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Building a Foundation: Tools for Accentuating the First Law in an Introductory Thermodynamics Course

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Collection

2014 ASEE Annual Conference & Exposition

Location

Indianapolis, Indiana

Publication Date

June 15, 2014

Start Date

June 15, 2014

End Date

June 18, 2014

ISSN

2153-5965

Conference Session

Thermodynamics, Fluids, and Heat Transfer I

Tagged Division

Mechanical Engineering

Page Count

9

Page Numbers

24.238.1 - 24.238.9

Permanent URL

https://peer.asee.org/20129

Download Count

38

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Paper Authors

biography

Natasha Smith P.E. University of Southern Indiana

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Dr. Natasha Smith is Assistant Professor of Engineering at the University of Southern Indiana.

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Brandon S. Field University of Southern Indiana

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Abstract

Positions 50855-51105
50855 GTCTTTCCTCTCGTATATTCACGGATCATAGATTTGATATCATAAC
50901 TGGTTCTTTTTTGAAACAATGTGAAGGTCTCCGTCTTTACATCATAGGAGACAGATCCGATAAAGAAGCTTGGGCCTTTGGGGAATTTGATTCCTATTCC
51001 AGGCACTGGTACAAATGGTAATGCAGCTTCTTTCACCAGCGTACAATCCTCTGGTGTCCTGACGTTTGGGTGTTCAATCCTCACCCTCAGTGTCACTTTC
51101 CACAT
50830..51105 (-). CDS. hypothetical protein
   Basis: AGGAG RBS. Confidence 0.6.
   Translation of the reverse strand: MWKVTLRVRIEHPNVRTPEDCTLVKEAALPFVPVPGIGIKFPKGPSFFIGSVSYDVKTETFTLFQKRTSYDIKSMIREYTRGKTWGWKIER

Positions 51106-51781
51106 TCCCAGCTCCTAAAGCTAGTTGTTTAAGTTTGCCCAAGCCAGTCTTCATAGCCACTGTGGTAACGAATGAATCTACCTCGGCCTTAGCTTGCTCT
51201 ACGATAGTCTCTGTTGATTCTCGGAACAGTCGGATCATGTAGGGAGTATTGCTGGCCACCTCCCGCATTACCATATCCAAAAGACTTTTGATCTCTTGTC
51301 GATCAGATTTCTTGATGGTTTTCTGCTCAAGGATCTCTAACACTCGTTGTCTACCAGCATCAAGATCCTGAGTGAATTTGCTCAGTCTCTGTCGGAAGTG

Building a Foundation: Using a First Law Poster and Stickers in an Introductory Thermodynamics Course Fundamentals courses (e.g. Statics, Thermodynamics, and Circuits) play an instrumentalrole in developing undergraduate students into skilled problem solvers. As such, these coursesbear the responsibility of (1) instilling discipline in problem solving and (2) familiarizingstudents with central concepts of engineering. The two goals are inextricably linked. Success inproblem solving is contingent upon understanding a remarkably few fundamental principles.Upon first introduction to new concepts, however, students usually lack the experience tounderstand how foundational those principles really are. In fact they can be adept atcompartmentalizing information at the expense of building up a foundation of knowledge.While this tactic may present a hope for short term success, as the quantity and variety ofproblems increase, their ability to apply the appropriate principle suffers. This is why disciplinewithin the problem solving method is so important; it forces the application of a very fewfundamental concepts to a broad array of problems. This paper discusses use of a classroomposter and student stickers with the first law of thermodynamics to encourage repeatedapplication of the same principle to a myriad of problems presented to them in class, ashomework, and on exams. An introductory thermodynamics course aims to teach a problem solving method whichinvolves, among other things, identifying appropriate assumptions and applying fundamentalprinciples of which the first law of thermodynamics is arguably the most important.Interestingly, despite the universality of this principle, textbooks often present several variants ofthe first law equation based on simplifying assumptions applicable for various special cases. Asa case in point, the Fundamentals of Engineering Supplied-Reference Handbook includes 6 firstlaw equations for closed systems and 11 for control-volume systems. This often leads toconfusion and detracts from the students’ appreciation for the fundamental nature of theprinciple. The authors have typically modeled problem solutions using only two first lawequations: one for closed systems and one for control volumes. The entire equation is presentedand subsequently reduced based on assumptions explicitly identified. However, many studentspersisted in omitting the full equation, proceeding directly to a shortened, problem-dependentform. Furthermore, repeated copying of the equation on the board became tedious even for theinstructor. This led to the idea of using a dry-erasable poster for the instructor and a sheet ofstickers for the students. The poster is presented for problems demonstrated on the board. Asassumptions are made, applicable terms are crossed off with a dry erase marker. Students followalong by pasting a sticker in their notes and crossing off the neglected terms with a pencil. Theproposition is that this simple accommodation gives students an appreciation for the wide-spreadapplication of the single principle. They are also believed to gain a better understanding of theunderlying assumptions for the various special cases. A post-course survey will be conducted toverify these assertions.

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